Tube strikes cancelled after breakthrough in talks

Image above: London Underground

Week of strikes avoided on London Underground

The RMT has suspended all strike action planned for next week on London Underground, after making “significant progress” in the pensions and jobs dispute.

The Rail, Maritime and Transport union has been locked in ACAS talks with TfL, trying to find a resolution to the longstanding pensions jobs and working conditions dispute. ACAS, the Advisory, Conciliation and Arbitration Service is an independent body which works with millions of employers and employees every year to improve workplace relationships.

After pressure from union negotiators and the threat to bring the capital to a standstill for a week, significant concessions were made by TfL where their original plans for jobs cuts and pension changes will not be carried out.

There are now longer guarantees on protection of earnings, no pension changes for at least 3 years and so-called productivity proposals which would have damaged the terms and conditions of RMT members have been halted.

Image above: Unite General Secretary Mick Lynch

“This is not the end of the dispute”

RMT general secretary Mick Lynch said:

“There has been significant progress made by our negotiating team in ACAS talks with TfL.

“However this is not the end of the dispute nor is it a victory for the union as yet.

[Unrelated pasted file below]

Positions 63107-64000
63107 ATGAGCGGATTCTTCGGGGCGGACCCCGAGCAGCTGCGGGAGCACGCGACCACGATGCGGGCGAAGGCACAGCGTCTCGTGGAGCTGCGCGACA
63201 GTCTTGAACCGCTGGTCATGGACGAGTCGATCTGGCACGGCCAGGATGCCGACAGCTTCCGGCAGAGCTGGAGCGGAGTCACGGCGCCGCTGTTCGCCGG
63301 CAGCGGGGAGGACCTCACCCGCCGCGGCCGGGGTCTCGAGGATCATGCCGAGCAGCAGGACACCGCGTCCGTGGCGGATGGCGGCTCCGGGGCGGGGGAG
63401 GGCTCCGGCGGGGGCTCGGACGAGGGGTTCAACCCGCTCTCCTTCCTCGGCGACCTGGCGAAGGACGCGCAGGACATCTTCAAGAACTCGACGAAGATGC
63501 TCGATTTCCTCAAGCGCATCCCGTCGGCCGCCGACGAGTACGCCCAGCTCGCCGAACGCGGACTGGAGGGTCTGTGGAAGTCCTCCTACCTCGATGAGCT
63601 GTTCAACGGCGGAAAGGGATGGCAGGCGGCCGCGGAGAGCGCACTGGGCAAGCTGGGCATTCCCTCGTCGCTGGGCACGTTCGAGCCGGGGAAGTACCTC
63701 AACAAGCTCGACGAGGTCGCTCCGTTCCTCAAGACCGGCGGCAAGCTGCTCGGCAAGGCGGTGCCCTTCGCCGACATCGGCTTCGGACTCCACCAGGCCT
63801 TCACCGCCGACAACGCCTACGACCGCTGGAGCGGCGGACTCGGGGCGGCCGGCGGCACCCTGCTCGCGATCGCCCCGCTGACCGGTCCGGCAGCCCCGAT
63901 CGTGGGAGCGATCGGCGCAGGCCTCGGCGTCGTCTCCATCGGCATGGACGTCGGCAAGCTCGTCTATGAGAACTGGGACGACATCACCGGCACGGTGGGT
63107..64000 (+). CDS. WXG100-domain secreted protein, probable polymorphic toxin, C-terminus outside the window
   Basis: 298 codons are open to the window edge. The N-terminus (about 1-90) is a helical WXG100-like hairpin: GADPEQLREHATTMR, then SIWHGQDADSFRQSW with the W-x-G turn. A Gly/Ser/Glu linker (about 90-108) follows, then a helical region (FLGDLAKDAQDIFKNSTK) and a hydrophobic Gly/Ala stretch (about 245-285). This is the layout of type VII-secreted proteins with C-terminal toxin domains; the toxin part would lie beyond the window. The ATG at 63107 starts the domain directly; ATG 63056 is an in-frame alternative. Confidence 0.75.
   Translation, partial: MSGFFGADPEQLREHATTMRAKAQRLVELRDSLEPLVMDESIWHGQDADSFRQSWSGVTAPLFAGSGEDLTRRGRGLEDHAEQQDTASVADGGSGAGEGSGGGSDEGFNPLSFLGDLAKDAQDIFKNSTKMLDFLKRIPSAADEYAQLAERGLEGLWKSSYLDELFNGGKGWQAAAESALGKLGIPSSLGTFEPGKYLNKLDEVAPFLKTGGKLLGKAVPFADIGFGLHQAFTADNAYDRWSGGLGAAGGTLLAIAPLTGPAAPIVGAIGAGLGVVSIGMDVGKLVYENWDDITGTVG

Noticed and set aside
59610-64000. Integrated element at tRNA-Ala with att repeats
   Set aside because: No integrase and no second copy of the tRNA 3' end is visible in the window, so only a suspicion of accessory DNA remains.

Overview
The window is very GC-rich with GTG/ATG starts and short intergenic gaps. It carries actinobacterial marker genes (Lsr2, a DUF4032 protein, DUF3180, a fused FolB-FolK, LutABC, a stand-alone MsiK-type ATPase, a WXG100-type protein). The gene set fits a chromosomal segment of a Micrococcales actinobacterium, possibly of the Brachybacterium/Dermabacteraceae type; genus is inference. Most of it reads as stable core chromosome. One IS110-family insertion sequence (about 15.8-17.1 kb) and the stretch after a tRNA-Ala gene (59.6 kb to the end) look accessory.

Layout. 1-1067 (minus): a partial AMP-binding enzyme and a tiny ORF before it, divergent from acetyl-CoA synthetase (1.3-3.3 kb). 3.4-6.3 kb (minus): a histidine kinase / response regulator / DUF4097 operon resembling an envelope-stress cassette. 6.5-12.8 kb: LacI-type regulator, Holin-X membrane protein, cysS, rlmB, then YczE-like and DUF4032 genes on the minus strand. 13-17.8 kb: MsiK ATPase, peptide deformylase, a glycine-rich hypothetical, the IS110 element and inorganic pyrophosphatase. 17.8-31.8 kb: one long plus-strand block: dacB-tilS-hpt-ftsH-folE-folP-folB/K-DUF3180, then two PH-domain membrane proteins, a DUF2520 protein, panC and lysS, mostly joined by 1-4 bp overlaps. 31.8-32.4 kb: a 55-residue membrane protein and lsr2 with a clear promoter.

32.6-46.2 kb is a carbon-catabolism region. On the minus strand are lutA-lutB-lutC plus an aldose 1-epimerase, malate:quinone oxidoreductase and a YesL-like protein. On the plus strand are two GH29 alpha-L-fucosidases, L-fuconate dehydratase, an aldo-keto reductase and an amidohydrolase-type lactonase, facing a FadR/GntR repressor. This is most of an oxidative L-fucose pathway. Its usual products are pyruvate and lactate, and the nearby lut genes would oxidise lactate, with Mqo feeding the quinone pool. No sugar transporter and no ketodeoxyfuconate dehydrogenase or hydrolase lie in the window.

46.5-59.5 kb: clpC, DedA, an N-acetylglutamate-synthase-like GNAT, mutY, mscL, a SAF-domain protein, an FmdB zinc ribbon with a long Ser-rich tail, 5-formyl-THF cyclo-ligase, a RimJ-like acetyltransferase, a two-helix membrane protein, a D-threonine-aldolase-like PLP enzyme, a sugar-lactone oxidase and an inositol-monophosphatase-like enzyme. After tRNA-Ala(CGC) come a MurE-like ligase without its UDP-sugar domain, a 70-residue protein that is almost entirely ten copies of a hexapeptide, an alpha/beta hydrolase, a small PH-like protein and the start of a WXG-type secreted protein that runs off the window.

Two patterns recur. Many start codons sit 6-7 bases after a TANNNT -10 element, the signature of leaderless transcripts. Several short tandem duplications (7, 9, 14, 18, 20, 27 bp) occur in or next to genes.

”Our members were prepared to engage in significant disruptive industrial action and I commend their resolve.

“RMT’s strike mandate remains live until October and we are prepared to use it if necessary.

”We will continue to negotiate in good faith as we always have done with TfL and it was only the steadfast commitment of our members in being prepared to take sustained strike action that has forced the employer to make significant concessions.

“Our campaign to defend jobs, conditions and our members pensions will continue in the coming weeks and months.”

Image above: Chiswick Park Tube Station; Photograph Ljubina Woods

“Really welcome news for Londoners”

The mayor of London, Sadiq Khan, said the suspension of strikes was “really welcome news for Londoners”, adding:

“Despite the onerous funding deal conditions imposed by the government, we have managed to avoid industrial action.

“Negotiation is always the best way forward, and this shows what we can achieve by working with trade unions.”

TfL’s chief operating officer Glynn Barton said:

“This is good news for London and we will continue to work closely with our trade unions to discuss the issues and seek a resolution.”

In a statement, TfL said it: “has provided assurance that there are no current proposals to change pension arrangements” and any future proposals “would require appropriate consultation and extensive further work”.

It added: “no employee will lose their job or be asked to work additional hours” as part of the range of proposals being considered.